*This paper addresses a new promising alternative for hydrogen storage and transportation: hydrogen stored covalently in an organic liquid carrier and released by interaction with a heated catalyst.
*Others have proposed using carbazoles15 for hydrogen storage in organic molecules.
Asemblon, Inc. has developed a proprietary system for storing hydrogen. Asemblon’s first United States patent will issue shortly. The Asemblon System consists of four components which are outlined in Figure 1:
Figure 1.HYDRNOL™, along with the Hydrogen Release and Hydrogenation Modules, use patent-protected processes that are at the heart of the Asemblon System.
HYDRNOL™ is a hydrocarbon based organic molecule that is liquid at ambient temperature and atmospheric pressure. It can be distributed utilizing the established infrastructure of pipelines, barges, tankers and trucks. The molecule can be stored and pumped at traditional gasoline filling stations with minor modifications.
This fuel can be made from a variety of initial feed stocks including sweet and sour crude oil, and alcohols, including ethanol from biomass. Ethanol could be a primary source of this fuel with an estimated increase of only 10% to the cost of an ethanol production facility.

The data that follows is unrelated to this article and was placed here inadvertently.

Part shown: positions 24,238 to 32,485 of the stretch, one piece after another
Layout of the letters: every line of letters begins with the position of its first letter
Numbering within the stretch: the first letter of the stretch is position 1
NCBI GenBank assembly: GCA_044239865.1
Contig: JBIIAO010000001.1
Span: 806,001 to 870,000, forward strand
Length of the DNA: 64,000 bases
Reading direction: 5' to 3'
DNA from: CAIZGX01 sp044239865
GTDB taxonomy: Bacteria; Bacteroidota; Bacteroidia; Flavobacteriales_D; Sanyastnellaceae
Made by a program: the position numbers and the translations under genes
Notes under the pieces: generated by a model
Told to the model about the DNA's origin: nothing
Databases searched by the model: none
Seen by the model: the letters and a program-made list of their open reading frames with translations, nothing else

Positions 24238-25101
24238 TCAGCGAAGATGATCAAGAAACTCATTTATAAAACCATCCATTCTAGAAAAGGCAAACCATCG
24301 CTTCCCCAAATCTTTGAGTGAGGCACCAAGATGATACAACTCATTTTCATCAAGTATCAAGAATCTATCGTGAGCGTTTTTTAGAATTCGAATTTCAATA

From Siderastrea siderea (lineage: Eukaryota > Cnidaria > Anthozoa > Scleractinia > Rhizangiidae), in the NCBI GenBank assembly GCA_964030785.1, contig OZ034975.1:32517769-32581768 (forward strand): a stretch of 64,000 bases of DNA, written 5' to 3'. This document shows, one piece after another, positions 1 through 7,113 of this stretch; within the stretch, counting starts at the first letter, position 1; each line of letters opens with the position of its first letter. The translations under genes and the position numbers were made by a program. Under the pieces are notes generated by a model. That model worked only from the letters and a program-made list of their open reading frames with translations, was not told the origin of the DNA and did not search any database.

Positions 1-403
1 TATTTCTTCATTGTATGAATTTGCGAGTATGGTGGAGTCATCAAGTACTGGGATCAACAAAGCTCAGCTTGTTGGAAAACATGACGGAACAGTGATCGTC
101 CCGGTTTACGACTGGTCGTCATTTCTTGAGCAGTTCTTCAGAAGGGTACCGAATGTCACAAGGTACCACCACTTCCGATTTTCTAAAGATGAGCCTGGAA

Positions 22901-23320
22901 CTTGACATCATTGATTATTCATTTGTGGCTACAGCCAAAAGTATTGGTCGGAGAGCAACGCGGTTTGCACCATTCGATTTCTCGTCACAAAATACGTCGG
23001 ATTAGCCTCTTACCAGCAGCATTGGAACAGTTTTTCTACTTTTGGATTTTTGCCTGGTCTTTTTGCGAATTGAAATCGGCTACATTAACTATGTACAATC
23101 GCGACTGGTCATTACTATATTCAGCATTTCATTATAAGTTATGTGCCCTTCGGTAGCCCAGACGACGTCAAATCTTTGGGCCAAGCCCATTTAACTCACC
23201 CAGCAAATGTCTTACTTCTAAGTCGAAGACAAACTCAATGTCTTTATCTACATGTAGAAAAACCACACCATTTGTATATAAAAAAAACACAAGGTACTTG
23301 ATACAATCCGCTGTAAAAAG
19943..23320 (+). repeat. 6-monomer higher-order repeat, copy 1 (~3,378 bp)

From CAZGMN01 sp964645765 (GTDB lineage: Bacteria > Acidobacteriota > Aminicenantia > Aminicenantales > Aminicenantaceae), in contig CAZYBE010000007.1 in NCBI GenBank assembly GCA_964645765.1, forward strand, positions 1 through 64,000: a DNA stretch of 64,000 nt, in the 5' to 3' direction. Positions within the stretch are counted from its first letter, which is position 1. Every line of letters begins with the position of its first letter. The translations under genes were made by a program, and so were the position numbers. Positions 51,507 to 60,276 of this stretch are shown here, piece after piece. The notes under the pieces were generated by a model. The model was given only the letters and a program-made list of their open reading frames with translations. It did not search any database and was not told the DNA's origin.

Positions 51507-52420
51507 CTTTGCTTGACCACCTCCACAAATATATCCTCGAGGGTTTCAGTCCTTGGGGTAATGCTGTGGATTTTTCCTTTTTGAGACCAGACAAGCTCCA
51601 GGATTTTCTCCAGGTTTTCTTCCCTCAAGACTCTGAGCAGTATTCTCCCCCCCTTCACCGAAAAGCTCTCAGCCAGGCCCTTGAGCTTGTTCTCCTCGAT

After releasing its hydrogen the spent fuel can be recycled by rehydrogenation back to the original molecule. During use, this fuel is kept in a dual-bladder gas tank either on-board of a vehicle or at a stationary site.
Inside the Hydrogen Release Module (HRM), the fuel comes in contact with a hot, high surface area catalyst and instantly releases hydrogen from the fuel and produces the dehydrogenated organic liquid (DOL). The key to success in the HRM is the high surface area and stability of the catalyst. Asemblon has discovered and patented the right catalyst for this operation. To achieve the high surface area, Asemblon has developed several prototypes of hydrogen release units consisting of microchannels, packed bed made out of embedded nano-size catalysts on porous substrates and nanosprings. Figure 2 shows one of these modules.
Figure 2.Asemblon Hydrogen Release Module.
After the release of hydrogen, the DOL and hydrogen go into a spent fuel recovery module. Hydrogen gas and DOL are easily separated by their physical properties. If necessary, the hydrogen gas can be passed through a membrane for further purification. The separated hydrogen can then be directed to power internal combustion engines, turbines or fuel cells. The DOL from the spent fuel recovery module is directed to the dual-bladder gas tank where it is stored until it can be removed and transported to a remote site for catalytic hydrogenation.